• Thank You For Your Service

    Released By: Universal
    Released On: January 23, 2018.
    Director: Jason Hall
    Cast: Miles Teller, Haley Bennett, Joe Cole, Amy Schumer, Beulah Koale
    Year: 2017
    Purchase From Amazon

    The Movie:

    Based on the book by David Finkel, with screenplay and Directing handled by Jason Hall of American Sniper fame, Thank You For Your Service focuses on three veterans of multiple tours of duty returning home to the real world, with great expectations and haunted memories of the past. Adam Schumann (Miles Teller) thinks longingly of his family while tortured by the thought that he may have caused permanent brain damage to a fellow soldier. Tausolo Aieti (Beulah Koale) is coming home to his very pregnant wife, and a future of being a family man, knowing that he is responsible for not pulling a buddy out of a flaming humvee. And Billy Waller (Joe Cole of Peaky Blinders) thinks he's coming back to the girl of his dreams, the woman that he's going to marry.

    The minute that they step off of the troop transport, it's obvious that things in the real world are not going to be rosy. Schumann is faced with the wife of a dead comrade (Amy Schumer, who is amazing in the little screen time she has), a slap in the face to his multiple years of service and a real-life notification that he was most definitely not all that he could be. Billy scans the tarmac for a fiance who does not appear. And Aieti grins and bears it, holding back his inner turmoil. As the three settle back into civilian life, the cracks start to appear. Schumann deals with a wife and daughter he no longer knows, and an infant son he's never met. Hunting with Aieti does him no favours, as his hallucinations bring to life enemies in the bush, and Aieti has his own thing going on; disjointed and apathetic as his efforts to return to his unit and get back into what he knows best are hampered by poor results on psych evaluations.

    It's poor Billy, though, who is the first to fold; returning to an empty house with no furniture, he realizes that the girl he's based all of his homecoming dreams on has moved forward without him. Billy seems capable of dealing, at first, drinking with the boys and talking all manner of shit, but eventually leaves all of the bravado behind to come to terms with his grief at the end of the barrel of a gun. Schumann and Aieti quickly follow suit, with the former contemplating the feel of a 12-gauge under his chin, and the latter freaking the hell out on his pregnant girl when a game of Call of Duty goes wrong. Finding help is no easy task, with government red tape creating months-long waiting periods; and while Schumann holds it steady with intense brooding, Aieti turns to illicit drugs and the criminal underworld to find satisfaction.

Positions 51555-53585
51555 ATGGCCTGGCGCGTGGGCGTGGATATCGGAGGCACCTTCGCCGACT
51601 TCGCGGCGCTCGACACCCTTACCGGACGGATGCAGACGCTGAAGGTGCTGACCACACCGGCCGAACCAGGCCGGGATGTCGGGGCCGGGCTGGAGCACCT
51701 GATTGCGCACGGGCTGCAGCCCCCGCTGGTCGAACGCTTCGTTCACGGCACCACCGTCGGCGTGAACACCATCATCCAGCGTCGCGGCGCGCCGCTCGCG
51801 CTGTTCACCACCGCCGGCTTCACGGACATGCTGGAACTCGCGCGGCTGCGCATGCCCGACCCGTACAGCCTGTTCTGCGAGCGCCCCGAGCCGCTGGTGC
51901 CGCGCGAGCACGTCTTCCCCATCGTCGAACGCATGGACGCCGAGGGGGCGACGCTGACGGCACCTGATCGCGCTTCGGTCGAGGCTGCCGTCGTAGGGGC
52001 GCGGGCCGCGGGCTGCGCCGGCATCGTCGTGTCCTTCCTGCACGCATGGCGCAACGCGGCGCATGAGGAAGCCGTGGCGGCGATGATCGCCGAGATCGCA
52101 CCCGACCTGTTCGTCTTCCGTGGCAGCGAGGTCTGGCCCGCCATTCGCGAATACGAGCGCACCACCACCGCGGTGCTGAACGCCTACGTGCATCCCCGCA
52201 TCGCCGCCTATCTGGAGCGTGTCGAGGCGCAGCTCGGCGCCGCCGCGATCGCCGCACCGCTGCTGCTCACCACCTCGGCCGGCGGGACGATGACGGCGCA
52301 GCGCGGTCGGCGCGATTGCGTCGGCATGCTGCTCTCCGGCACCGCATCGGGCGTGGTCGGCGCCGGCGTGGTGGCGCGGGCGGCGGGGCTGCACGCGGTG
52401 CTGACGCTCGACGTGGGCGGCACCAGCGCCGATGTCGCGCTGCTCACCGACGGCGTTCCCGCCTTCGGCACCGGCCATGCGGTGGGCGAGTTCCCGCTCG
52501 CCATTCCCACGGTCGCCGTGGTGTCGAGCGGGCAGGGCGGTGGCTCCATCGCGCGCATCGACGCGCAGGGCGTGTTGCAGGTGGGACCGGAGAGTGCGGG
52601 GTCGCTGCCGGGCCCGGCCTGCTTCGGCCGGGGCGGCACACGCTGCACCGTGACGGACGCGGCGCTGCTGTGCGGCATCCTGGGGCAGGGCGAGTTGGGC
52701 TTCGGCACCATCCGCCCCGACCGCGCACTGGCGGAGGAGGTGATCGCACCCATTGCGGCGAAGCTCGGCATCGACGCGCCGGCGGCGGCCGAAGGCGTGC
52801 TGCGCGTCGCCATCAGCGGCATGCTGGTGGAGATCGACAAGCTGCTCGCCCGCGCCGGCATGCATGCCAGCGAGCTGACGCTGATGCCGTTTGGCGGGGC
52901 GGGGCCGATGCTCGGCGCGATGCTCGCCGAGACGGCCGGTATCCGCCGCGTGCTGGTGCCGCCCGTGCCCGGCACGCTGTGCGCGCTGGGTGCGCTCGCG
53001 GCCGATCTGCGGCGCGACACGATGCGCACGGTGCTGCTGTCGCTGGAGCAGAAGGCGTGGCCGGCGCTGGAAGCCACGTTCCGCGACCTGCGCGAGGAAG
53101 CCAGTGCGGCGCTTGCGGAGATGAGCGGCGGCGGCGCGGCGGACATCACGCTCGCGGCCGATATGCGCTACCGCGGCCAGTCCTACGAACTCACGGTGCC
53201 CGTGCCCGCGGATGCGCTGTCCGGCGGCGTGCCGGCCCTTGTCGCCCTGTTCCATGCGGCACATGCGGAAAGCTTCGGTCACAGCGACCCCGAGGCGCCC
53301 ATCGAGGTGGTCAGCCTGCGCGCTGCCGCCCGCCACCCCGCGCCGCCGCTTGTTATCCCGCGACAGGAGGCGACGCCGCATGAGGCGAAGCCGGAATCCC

In a rather obsequious manner, Thank You For Your Service pays homage to the central themes of the novel; that being bureaucracy and how it ignores those in need of assistance most; while also attempting to be both cinematic and dramatic, to mixed effect. The cinematic is fantastic, with the desert warfare scenes ringing heavily on the heart as we witness loss, the attempt to rebuild, and the ultimate collapse of human will in the three characters. We feel their plight, a testament to the abilities of the actors, as they attempt to move past their mental injuries and assimilate with society, but ultimately give in to the weaknesses acquired in combat....a very sad story.

    But while these human emotions will undoubtedly serve as the high mark of the film, it's the cheap shots that bring the film down, most notably Aieti's delving into the underworld for satisfaction, and the dramatic drive-by nonsense that unfolds. In this, Hall does a genuine disservice to the source material, turning a heartfelt story into an action-adventure complete with stereotypical bad guys for the viewer's entertainment. It's unfortunate that this culminates in the silly twist ending to the film; proof that truth is not only stranger than fiction, but it also often makes for a more satisfying conclusion.


    Universal brings Thank You For Your Service to Blu-ray with DVD and Digital Download in an AVC-encoded 2.40:1 transfer. The film looks fantastic, with solid blacks, great detail, dynamic colour palette, and no issues to be found, what would be expected from a modern film.

    The DTS-HD Master Audio 7.1 soundtrack sounds amazing through my 5.1 setup, with tasteful use of the surrounds for the score and mild atmospheric use, without being overbearing or idiotic. A DTS 5.1 Spanish Track is also included, along with English Subs for the Deaf and Hard of Hearing, as well as French and Spanish Subtitles. English Descripitve Video Service is also available here.

    Extras contain (outside of the trailers leading to the feature) Staging A War(12:20) a look at the film with Miles Teller, Jason Hall, David Finkel and others talking about the film, the roles, and how this differs from your typical war movie.

    The Battle At Home (7:37) is more of the same, with a focus on the veterans coming home from war.

    The Final Word:

    More flawed than it should be, Thank You For Your Service nonetheless offers a brief look into the PTSD affecting veterans, and the Universal Blu-ray is a fine way to see the film. Those more interested in fact than fiction can track down Finkel's book of the same name.

    Click on the images below for full sized Blu-ray screen caps!